Wednesday, 1 July 2020
The incompetent Roger Bootle in the Telegraph tries to criticise Stephanie Kelton’s new book.
Simon Wren-Lewis (former Oxford economics prof) has long had a low regard for newspaper economics commentators: indeed he has his own special term for the nonsense they spout, namely “macromedia”. Google SWL and “macromedia” and you’ll find dozens of his articles on that subject.
Coincidentally I also did an article on this blog a few days about the sheer idiocy of journalists.
It’s actually very easy to get away with nonsense if you’re a journalist: all you have to do is put your stuff in nicely worded English, with a few technical terms thrown in to impress the gullible, and the relevant newspaper editor will probably OK it, among other things because the editor knows newspaper readers will lap up any old nonsense.
Bootle’s article in the Telegraph starts by claiming that MMT’s idea that deficits and government debts don’t matter is “dangerous”. But he then says “Yet there are some places where the book seems simply to be reasserting the precepts of Keynesian economics for the benefit of an audience that has never comprehended them before. These Keynesian nuggets are propositions with which I wholeheartedly agree.”
Well yes: MMT (as I’ve pointed out a thousand times) is largely Keynes writ large. Moreover, Keynes argued that the deficit should be as big as needs to be to deal with excess unemployment, which is what MMT says. So do we take it that Bootle has changed his mind in the space of a few sentences and is now claiming that MMT is no longer “dangerous”? Unfortunately it’s far from clear exactly what Bootle is trying to say.
But never mind: he manages to fill up column inches and get his salary at the end of the month, which is all that matters from his point of view.
Next,there are two paras by Bootle as follows:
“At one point, she says that “increasing the deficit doesn’t make future generations poorer and reducing deficits won’t make them any richer”. That is a message I have repeatedly conveyed in this column. The interest paid on government bonds doesn’t disappear into a black hole. It is received by the bondholders.
Mind you, this doesn’t mean that there aren’t potential problems for future generations as a result of fiscal largesse because, unless governments resort to inflation, other things equal, higher debt means higher interest payments that have to be financed somehow or other. In the end, they are financed out of reduced spending or increased taxation. Taxes distort and depress incentives and hence economic growth. So having a setup that implies more taxes in future is hardly to be recommended.”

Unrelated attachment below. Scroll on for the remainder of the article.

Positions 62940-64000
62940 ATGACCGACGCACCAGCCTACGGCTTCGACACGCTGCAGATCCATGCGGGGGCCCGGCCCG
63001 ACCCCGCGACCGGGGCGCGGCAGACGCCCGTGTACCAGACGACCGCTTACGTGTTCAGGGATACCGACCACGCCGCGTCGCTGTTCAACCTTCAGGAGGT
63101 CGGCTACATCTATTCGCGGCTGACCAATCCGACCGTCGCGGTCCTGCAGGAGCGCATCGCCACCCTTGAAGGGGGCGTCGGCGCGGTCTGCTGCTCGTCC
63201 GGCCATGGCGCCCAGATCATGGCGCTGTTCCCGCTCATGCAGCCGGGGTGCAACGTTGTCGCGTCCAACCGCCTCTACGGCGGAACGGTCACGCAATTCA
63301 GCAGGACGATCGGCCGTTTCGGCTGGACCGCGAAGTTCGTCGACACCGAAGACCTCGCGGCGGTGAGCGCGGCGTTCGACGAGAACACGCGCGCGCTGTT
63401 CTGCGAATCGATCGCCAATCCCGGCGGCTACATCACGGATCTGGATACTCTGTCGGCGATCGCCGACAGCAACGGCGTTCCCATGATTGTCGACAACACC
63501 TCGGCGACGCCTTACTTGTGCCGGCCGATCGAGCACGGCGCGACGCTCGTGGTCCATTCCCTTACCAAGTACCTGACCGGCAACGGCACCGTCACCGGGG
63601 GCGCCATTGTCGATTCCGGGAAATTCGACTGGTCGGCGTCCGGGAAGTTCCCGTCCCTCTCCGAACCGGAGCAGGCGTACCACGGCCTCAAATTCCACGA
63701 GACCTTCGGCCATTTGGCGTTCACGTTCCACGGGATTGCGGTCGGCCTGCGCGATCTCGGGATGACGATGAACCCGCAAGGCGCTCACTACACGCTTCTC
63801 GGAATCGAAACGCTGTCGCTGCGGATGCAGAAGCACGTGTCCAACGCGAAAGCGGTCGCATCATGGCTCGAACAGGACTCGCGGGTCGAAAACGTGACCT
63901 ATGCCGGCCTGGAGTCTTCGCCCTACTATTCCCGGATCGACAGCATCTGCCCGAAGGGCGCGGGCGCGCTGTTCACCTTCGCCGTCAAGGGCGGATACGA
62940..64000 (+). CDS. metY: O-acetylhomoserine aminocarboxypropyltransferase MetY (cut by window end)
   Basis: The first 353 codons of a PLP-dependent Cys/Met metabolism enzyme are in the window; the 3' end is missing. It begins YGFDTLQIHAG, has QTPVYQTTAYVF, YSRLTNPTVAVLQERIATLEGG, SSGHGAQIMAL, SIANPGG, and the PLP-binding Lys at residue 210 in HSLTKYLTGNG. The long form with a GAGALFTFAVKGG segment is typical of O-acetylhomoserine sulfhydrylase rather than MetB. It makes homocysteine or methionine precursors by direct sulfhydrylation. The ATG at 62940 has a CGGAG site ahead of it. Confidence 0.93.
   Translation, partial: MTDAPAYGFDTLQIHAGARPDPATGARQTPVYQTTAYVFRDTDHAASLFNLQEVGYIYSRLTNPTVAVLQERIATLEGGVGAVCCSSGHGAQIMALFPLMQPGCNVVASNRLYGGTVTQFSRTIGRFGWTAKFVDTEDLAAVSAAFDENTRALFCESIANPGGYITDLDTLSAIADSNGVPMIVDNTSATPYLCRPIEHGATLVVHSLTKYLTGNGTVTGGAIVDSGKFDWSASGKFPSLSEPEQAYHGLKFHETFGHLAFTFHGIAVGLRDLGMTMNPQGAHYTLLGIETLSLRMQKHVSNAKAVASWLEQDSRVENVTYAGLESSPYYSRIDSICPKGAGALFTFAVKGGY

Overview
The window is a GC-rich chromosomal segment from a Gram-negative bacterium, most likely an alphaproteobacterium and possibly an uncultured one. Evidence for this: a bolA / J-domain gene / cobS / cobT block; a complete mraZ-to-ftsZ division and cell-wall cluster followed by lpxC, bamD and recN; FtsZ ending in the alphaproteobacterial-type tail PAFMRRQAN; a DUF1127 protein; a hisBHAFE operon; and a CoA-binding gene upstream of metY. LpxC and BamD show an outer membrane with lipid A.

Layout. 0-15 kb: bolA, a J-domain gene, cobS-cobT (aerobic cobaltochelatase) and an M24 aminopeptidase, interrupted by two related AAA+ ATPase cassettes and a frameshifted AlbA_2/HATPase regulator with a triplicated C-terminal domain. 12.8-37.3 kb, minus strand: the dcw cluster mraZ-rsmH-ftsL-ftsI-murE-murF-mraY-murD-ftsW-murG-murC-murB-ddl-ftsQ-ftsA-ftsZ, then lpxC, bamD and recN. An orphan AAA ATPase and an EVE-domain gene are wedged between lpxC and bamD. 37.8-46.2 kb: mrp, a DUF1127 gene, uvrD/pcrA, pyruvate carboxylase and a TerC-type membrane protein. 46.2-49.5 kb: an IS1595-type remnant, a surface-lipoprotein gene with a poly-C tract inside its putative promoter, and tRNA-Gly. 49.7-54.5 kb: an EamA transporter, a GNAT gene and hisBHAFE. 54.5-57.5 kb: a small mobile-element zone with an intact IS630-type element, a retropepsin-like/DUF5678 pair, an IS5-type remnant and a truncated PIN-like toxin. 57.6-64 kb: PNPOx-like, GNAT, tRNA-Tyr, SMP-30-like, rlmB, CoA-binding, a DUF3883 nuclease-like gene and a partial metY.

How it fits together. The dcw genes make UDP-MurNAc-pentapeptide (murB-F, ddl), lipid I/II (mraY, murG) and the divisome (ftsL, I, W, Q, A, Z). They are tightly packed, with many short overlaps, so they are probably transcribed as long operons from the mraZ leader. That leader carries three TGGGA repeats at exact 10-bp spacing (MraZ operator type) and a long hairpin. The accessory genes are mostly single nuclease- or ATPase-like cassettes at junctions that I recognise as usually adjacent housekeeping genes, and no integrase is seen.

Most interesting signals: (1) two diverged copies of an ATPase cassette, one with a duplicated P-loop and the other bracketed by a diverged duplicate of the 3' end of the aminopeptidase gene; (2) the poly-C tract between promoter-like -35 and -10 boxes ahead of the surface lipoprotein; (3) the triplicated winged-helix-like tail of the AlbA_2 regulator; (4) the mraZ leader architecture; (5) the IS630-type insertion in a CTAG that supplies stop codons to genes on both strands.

So is Bootle saying large deficits matter or not? He both praises deficits and warns about deficits in the latter two paras. He is entirely unclear, presumably because he has no idea whether he’s coming or going.
Actually, and as regards his point that the stimulatory effect of a large deficit may at some time in the future have to be reined in via tax increases, well of course that’s possible! Business and consumer confidence constantly ebbs and flows, not to mention to problems brought by Covid-19, all of which means governments and central banks have to counteract those gyrations, sometimes by implementing much larger than normal deficits. But if Bootle wants the amount of stimulus THIS year to be inadequate because that stimulus may have to be reined back in two or three years time, then he is simply asking for excess unemployment THIS YEAR!!!
Given Bootle’s obvious incompetence, I can’t be bothered reading any more of his article. Indeed, it’s entirely possible he isn't all that he isn't as incompetent as I just suggested: that is, he may well know that he can very easily churn out nonsense, and no one will notice. When he gets home on an evening it wouldn’t surprise me if, while he sips is gin and tonic, he has a good chuckle to himself over the idiocy of a newspaper that actually pays him to write the above nonsense.
In stark contrast to the Bootles of this world, there are the intellectually honest Keltons, who even if they make a few mistakes, are at least genuinely concerned to make the world a better place.